CHAPEL HILL When the arteries delivering oxygen to our vital organs are obstructed by atherosclerosis or clots, the result is almost always a stroke, heart attack or damage to a peripheral tissue such as the legs (peripheral artery disease). But the severity of tissue injury or destruction from a choked-off blood supply varies from person to person, and may depend in large part on whose circulatory system has the best back-up plan to provide alternate routes of circulation.
This "back-up system" called the collateral circulation involves a small number of tiny specialized blood vessels, called collaterals, that can enlarge their diameters enough to carry significant flow and thus bypass a blockage.
Researchers at the University of North Carolina at Chapel Hill School of Medicine have now discovered that the abundance of these vessels in a healthy individual and their growth or remodeling into "natural bypass vessels" depends on how much of a key signaling molecule -- called nitric oxide -- is present.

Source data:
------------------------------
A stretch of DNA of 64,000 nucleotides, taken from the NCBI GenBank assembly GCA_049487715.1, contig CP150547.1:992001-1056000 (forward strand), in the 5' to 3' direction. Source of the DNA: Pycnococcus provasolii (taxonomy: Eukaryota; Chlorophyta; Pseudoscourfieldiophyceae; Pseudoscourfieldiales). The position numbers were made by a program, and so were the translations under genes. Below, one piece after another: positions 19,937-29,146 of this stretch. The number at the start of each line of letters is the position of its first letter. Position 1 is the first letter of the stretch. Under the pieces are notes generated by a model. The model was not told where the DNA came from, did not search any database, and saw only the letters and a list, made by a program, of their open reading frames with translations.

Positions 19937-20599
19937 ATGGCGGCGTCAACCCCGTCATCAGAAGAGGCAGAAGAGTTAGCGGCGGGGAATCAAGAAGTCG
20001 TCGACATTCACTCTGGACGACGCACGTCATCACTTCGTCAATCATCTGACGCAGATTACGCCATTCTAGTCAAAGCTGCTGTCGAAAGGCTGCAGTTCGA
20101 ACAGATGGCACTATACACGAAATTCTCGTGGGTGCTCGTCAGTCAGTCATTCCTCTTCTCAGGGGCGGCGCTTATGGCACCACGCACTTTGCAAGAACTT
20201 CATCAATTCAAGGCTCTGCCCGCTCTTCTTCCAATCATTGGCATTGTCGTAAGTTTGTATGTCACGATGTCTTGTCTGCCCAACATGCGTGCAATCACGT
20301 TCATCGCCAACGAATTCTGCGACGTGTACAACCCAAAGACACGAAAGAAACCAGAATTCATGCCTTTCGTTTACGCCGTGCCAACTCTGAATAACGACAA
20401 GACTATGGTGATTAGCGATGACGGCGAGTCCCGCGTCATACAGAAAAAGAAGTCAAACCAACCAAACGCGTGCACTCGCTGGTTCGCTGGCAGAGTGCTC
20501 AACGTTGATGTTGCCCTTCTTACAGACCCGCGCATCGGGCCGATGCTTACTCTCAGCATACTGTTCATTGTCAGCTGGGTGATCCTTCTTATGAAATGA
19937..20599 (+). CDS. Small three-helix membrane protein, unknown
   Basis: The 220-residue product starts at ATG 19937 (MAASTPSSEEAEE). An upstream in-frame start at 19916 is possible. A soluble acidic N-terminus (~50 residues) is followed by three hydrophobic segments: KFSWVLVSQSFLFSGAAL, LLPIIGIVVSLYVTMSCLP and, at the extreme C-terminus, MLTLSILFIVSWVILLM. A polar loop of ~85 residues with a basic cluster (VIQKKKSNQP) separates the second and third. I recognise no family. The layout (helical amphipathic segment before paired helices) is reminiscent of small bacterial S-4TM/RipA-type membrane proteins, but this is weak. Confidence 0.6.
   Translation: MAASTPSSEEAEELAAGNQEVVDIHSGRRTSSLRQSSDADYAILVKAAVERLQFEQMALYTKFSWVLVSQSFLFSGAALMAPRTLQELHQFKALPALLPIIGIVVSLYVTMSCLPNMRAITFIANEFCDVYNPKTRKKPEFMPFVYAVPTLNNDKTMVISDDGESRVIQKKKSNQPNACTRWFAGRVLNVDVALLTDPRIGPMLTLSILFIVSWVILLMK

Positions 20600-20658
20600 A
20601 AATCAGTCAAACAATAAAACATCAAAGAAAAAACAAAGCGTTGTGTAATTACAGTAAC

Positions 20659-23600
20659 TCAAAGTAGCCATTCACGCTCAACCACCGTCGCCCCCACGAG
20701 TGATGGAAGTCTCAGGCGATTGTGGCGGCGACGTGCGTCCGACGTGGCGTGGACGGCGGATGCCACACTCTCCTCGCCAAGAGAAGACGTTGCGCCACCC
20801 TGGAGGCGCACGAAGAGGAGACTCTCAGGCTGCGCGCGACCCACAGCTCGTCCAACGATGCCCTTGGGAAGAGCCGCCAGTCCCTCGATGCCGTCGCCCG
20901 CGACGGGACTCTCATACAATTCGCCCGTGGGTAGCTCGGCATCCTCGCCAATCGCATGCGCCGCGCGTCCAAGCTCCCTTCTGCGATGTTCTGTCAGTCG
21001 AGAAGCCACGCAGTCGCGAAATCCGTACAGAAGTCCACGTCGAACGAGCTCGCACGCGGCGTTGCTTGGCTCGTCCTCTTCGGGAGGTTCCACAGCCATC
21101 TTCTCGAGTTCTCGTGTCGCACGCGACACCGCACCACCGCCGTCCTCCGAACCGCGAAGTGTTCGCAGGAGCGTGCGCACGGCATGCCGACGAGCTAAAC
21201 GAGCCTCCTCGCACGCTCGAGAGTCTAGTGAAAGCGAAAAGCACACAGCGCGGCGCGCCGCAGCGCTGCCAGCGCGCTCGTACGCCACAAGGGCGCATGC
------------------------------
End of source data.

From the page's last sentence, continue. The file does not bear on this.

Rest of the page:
The study, conducted in animal models, suggests that nitric oxide not only is critical in maintaining the number of collateral vessels while individuals are healthy. It also is key in the amount of collateral vessel remodeling that occurs when obstructive disease strikes.
The research findings recently appeared online in the journal Circulation Research and will be published in the print edition on June 25th. They could one day enable researchers to predict people's risk for catastrophic stroke, myocardial infarction, or peripheral artery disease. Such knowledge could inform individuals with poor collateral capacity to adopt a lifestyle that can help reduce their chances of getting diseases that could further lower their number of collateral vessels.
"If you've got a good number of these natural bypass vessels, you have something of an 'insurance policy' that favors you suffering less severe consequences if you get atheroscle
|Contact: Les Lang|
University of North Carolina School of Medicine